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include 3.8.0b4 #344

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@mattip
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commented Sep 10, 2019

Try to use 3.8.0b4 in the manylinux builds
closes #314
closes #313
replaces #333

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commented Sep 10, 2019

Once again the build fails

+ curl -fsSLO https://www.python.org/ftp/python/3.8.0/Python-3.8.0b4.tgz
+ curl -fsSLO https://www.python.org/ftp/python/3.8.0/Python-3.8.0b4.tgz.asc
+ gpg --verify Python-3.8.0b4.tgz.asc
gpg: Signature made Thu 29 Aug 2019 10:43:07 PM UTC using RSA key ID 10250568
gpg: Can't check signature: No public key
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try to fix the build error as well

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commented Sep 11, 2019

Link to the upstream issue: https://bugs.python.org/issue37967.

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commented Sep 11, 2019

Automatic key download is a bad idea. It basically means: "trust whatever public key signed this package."

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commented Sep 11, 2019

@trishankatdatadog thanks. I am not so good with gpg. Is the other solution the correct one? Where does the fingerprint value come from?

gpg --fetch-keys "https://keybase.io/ambv/pgp_keys.asc?fingerprint=e3ff2839c048b25c084debe9b26995e310250568"

Context for those not following the cpython issue

``` It looks like you don't have Łukasz key and your GnuPG is not configured for automatic key download.

Automatic key download works for me:

$ gpg --verify Python-3.8.0b4.tgz.asc
gpg: assuming signed data in 'Python-3.8.0b4.tgz'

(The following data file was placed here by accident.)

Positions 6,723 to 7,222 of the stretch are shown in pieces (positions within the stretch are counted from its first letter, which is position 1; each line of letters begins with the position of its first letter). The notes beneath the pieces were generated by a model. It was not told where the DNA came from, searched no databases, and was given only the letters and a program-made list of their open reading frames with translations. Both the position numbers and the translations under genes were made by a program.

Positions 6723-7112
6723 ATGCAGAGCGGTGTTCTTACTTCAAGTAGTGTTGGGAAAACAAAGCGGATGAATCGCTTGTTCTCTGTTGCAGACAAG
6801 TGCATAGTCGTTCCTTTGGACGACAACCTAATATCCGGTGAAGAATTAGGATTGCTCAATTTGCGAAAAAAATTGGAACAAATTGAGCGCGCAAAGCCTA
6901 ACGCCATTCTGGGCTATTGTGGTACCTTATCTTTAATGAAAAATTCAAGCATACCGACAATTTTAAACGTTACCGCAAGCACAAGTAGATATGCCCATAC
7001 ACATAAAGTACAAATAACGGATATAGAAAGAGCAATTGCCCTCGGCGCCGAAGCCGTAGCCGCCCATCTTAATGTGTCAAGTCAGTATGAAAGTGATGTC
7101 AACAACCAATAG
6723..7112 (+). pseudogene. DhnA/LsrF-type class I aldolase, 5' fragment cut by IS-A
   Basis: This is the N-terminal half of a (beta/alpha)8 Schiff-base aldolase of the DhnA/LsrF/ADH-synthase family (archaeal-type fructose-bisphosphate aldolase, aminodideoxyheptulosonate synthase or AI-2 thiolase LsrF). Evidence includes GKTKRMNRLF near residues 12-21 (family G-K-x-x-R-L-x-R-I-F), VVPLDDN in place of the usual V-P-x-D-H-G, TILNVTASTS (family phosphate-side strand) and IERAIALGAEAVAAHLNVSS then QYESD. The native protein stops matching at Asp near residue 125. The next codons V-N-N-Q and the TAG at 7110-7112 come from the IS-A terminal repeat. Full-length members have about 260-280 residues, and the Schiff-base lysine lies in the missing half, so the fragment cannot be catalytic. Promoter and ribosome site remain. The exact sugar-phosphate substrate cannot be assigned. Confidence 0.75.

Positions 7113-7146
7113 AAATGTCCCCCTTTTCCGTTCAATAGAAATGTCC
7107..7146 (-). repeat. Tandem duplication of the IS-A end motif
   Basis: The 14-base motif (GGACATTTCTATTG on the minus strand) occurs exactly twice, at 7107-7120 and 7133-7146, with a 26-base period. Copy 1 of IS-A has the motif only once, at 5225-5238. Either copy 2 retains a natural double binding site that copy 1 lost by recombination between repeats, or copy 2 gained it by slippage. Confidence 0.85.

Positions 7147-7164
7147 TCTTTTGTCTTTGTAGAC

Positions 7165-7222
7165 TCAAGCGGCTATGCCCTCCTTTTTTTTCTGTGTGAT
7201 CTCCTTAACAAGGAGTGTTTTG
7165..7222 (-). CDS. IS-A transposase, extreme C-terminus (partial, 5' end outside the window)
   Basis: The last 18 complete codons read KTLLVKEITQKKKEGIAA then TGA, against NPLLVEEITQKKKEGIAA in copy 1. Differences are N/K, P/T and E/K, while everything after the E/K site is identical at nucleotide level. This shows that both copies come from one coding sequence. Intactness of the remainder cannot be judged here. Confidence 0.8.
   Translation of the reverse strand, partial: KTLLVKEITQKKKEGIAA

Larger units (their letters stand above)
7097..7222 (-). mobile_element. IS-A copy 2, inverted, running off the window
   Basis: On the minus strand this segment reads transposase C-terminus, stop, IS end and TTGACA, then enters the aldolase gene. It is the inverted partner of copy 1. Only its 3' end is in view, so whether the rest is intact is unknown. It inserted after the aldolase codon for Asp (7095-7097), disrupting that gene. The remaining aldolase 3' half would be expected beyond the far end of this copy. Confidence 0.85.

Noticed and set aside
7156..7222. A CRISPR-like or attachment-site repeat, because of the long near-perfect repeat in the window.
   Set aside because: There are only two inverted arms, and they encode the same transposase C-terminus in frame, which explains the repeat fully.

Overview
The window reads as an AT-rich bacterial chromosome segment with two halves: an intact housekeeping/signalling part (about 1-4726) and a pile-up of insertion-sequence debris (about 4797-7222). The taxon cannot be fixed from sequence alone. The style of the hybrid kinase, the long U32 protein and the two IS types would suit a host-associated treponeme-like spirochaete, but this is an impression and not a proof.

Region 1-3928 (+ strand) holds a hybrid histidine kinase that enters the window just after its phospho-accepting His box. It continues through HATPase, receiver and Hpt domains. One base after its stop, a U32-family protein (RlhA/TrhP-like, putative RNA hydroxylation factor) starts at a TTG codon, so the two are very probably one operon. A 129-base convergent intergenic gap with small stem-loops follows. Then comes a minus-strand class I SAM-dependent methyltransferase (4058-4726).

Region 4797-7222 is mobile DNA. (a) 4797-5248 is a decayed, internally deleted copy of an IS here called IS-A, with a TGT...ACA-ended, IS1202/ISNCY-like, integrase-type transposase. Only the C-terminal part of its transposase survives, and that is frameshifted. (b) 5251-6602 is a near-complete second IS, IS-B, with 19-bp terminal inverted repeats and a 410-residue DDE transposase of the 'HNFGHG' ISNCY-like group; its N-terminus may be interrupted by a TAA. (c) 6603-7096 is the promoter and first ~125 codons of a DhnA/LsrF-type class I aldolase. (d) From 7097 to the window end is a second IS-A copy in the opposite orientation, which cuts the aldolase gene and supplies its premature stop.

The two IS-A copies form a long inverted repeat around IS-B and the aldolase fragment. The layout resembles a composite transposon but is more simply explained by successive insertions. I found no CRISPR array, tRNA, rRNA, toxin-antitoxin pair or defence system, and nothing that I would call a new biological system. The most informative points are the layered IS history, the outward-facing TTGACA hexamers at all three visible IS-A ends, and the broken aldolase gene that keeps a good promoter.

gpg: Signature made 2019-08-30T00:43:07 CEST
gpg: using RSA key E3FF2839C048B25C084DEBE9B26995E310250568
gpg: requesting key 0xB26995E310250568 from hkp server keys.fedoraproject.org
gpg: key 0xB26995E310250568: public key "Łukasz Langa (GPG langa.pl) lukasz@langa.pl" imported
gpg: Total number processed: 1
gpg: imported: 1
gpg: Good signature from "Łukasz Langa (GPG langa.pl) lukasz@langa.pl" [undefined]
gpg: aka "Łukasz Langa lukasz@python.org" [unknown]
gpg: aka "Łukasz Langa (Work e-mail account) ambv@fb.com" [undefined]
gpg: aka "[jpeg image of size 24479]" [unknown]

You could also download the key from keybase:

$ gpg --fetch-keys "https://keybase.io/ambv/pgp_keys.asc?fingerprint=e3ff2839c048b25c084debe9b26995e310250568"
gpg: requesting key from 'https://keybase.io/ambv/pgp_keys.asc?fingerprint=e3ff2839c048b25c084debe9b26995e310250568'
gpg: key 0xB26995E310250568: "Łukasz Langa (GPG langa.pl) lukasz@langa.pl" not changed
gpg: Total number processed: 1
gpg: unchanged: 1

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commented Sep 11, 2019

@mattip That may be fine as a temporary workaround, but I recommend that the official Python GPG public key list be updated before the final release of 3.8.0.

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commented Sep 12, 2019

It seems the resolution of bpo-37967 is to disallow using the pubkeys.txt and to remove it from the python.org website ASAP. A new solution is needed. Is there a gpg expert who can suggest how to fix this line ? Should it be like the other invocation of gpg a few lines above?

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commented Sep 12, 2019

@mattip I would not recommend removing pubkeys.txt. The problem is: how do you know what the authoritative keys are? If you trust the public key attached to a signature on a Python tarball, then it could have been signed by anybody. OTOH, this assumes that attackers can sign malicious Python tarballs, but not overwrite pubkeys.txt on the Python website. There needs to be a better long term solution from the Python developers. I personally cannot recommend skipping the proper checking of signatures.

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commented Sep 12, 2019

@trishankatdatadog please comment on the cpython issue https://bugs.python.org/issue37967. The decision has apparently already been made. There are recommendations on the downloads link https://www.python.org/downloads/ (in the section marked "OpenPGP Public Keys") to do one of:

  • downloading the public key file (but they claim that will be removed soon)
  • grab the individual keys directly from the keyserver network by running the command gpg --recv-keys 10250568 ...
  • verify the authenticity of the download via gpg --verify Python-3.6.2.tgz.asc

Which of the last two is safe (or should we do both)?

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commented Sep 12, 2019

@mattip What a bad idea. Let me comment there directly. Thanks.

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commented Sep 12, 2019

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